Hempstead Town has completed a number of progressive renewable energy projects including utilizing solar energy at three government buildings, employing wind energy at Norman J. Levy Park and Preserve, utilizing electric cars among various town departments, and unveiling Long Island's first fleet of natural gas taxis and first hydrogen fuel station.
Hydrogen Fuel Station
The goal of Hempstead Town's hydrogen fueling station project is to demonstrate the generation of hydrogen and a blend of hydrogen and natural gas (HCNG), and the use of these fuels in motor vehicles.
Located at the Department of Conservation and Waterways in Point Lookout, it is the first hydrogen fueling station on Long Island, the 5th in the NY Metro Area and the 9th in New York State.
The solar and wind powered shellfish nursery is an innovative project designed to utilize alternative energy to grow clams, an activity beneficial to both the ecosystem and the local shellfish industry.
The shellfish project will significantly improve Hempstead's clam beds, reduce costs through clean energy efficiency and help sustain the livelihood of Long Island fisheries. The nursery is expected to increase production to eight million hard clams per year.
The solar house, a self-relying "green" energy house procured from NYIT after its entrance in the 2007 Department of Energy's Solar Decathlon, delivers on the promise of sustainable living through a design that is adaptable, smart and incorporates intelligent technology and creative engineering. It will be a working administrative office for the Town of Hempstead's Conservation and Waterways Department as well as a showcase of the potential that alternative energy has. The solar house will also be used for tours and educational programs.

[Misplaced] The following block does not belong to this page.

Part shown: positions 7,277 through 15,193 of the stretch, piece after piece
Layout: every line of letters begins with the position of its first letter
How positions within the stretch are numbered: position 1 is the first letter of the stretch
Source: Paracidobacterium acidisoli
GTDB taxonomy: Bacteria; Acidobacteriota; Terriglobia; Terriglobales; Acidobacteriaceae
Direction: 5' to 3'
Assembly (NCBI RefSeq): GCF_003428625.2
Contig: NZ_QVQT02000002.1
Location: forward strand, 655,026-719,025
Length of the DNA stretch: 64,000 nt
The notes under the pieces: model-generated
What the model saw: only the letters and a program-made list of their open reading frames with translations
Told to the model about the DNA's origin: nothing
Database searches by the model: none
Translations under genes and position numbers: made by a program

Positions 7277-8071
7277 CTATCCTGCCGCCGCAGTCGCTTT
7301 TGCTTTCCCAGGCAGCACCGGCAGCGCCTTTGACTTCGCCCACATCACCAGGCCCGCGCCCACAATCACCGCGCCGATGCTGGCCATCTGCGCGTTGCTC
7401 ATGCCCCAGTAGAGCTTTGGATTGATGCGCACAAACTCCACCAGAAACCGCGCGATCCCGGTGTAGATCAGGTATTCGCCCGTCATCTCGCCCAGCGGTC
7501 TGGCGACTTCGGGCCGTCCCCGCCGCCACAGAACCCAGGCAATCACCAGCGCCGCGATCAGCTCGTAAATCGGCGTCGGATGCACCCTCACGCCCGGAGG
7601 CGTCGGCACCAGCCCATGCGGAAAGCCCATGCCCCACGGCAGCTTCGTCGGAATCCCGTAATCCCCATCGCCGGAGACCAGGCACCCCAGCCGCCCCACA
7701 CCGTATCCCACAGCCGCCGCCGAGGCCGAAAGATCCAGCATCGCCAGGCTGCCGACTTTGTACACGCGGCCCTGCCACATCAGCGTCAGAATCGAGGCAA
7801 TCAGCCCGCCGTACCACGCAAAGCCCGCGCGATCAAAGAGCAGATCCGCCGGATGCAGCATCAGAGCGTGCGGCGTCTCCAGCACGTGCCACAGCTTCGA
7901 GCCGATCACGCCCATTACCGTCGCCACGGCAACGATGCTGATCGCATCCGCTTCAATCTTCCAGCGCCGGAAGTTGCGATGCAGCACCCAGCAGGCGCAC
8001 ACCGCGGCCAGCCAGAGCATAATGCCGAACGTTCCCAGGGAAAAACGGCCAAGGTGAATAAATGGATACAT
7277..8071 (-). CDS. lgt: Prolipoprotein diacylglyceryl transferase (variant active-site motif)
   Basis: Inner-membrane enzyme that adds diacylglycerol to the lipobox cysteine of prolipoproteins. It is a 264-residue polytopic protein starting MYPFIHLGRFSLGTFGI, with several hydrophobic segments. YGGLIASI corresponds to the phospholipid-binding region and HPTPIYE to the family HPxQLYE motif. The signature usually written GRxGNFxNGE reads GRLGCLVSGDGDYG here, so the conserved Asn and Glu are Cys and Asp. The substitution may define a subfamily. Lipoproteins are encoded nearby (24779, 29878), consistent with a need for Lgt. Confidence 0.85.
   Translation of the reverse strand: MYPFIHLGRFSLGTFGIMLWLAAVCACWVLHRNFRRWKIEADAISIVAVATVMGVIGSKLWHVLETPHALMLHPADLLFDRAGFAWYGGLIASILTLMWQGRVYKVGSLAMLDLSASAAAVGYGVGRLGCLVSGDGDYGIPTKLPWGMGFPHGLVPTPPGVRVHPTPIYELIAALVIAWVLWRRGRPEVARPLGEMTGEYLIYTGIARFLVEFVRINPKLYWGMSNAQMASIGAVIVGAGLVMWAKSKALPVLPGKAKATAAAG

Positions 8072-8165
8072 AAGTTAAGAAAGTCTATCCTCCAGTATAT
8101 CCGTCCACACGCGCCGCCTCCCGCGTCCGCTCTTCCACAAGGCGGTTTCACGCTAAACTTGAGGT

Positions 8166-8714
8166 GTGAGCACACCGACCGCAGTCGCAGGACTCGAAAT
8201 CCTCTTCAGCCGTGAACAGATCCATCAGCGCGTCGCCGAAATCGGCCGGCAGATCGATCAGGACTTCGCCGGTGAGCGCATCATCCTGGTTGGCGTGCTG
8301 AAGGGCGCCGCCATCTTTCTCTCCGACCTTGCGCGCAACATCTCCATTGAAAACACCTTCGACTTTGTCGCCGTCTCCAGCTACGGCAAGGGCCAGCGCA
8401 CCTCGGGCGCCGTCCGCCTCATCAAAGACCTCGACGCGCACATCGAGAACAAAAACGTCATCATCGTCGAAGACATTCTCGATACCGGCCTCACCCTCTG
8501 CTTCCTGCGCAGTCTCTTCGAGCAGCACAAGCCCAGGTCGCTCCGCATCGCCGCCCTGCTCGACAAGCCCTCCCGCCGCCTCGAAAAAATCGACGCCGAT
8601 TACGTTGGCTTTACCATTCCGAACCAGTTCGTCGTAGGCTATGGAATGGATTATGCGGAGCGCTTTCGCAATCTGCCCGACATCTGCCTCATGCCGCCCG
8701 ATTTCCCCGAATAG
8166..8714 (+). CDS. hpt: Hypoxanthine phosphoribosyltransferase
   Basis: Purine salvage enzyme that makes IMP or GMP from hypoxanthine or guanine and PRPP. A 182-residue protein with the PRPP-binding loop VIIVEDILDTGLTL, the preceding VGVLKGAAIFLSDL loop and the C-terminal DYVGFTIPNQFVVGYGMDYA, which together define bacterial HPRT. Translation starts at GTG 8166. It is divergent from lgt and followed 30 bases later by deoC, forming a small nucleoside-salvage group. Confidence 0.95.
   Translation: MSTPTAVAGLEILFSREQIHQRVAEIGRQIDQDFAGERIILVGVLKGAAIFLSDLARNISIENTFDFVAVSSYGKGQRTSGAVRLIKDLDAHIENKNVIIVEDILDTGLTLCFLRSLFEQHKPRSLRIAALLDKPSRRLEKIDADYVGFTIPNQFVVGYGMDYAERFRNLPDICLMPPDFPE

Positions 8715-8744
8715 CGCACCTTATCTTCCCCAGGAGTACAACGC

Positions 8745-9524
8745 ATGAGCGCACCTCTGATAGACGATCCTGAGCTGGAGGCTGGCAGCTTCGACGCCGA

In 2012 the town established state-of-the-art solar charging stations in Point Lookout. The 14K system, which was funded through grant monies, includes three car charging ports and associated solar canopies. Each port can power two electric-powered vehicles and offers two levels of charging (120V and 240V). The three solar car ports located in the East Marina in Point Lookout are open to the public, are free of charge, and can accommodate six vehicles. An additional solar car charging port, located within the town's Energy Park adjacent to the Conservation and Waterways Administration Building, is utilized by the town for its fleet of Global Electric Motorcars (GEMS) and John Deere Gator eletric vehicles.
This Greenhouse Gas (GHG) emissions inventory and report is a component of the Town of Hempstead’s Energy and Sustainability Master Plan (ESMP) funded by the US Department of Energy Energy’s Efficiency and Conservation Block Grant (EECBG)
and developed in 2011/12 under the direction of the Town’s Department of Conservation and Waterways. This report addresses the GHG inventory component of the ESMP and captures the GHG emissions and emission sources relating to the Town’s
energy consumption and fleet efficiency inventories.
The Town of Hempstead’s Energy and Sustainability Master Plan is a living document. A sustainability plan can be described as a guide for promoting efficient use of and reducing risks to the town’s financial stability, and its natural and built assets. The living nature of the Plan means that progress on actions and measures are intended to be regularly evaluated and where necessary, modified to ensure feasible implementation and ongoing results.
The ESMP has a twofold purpose: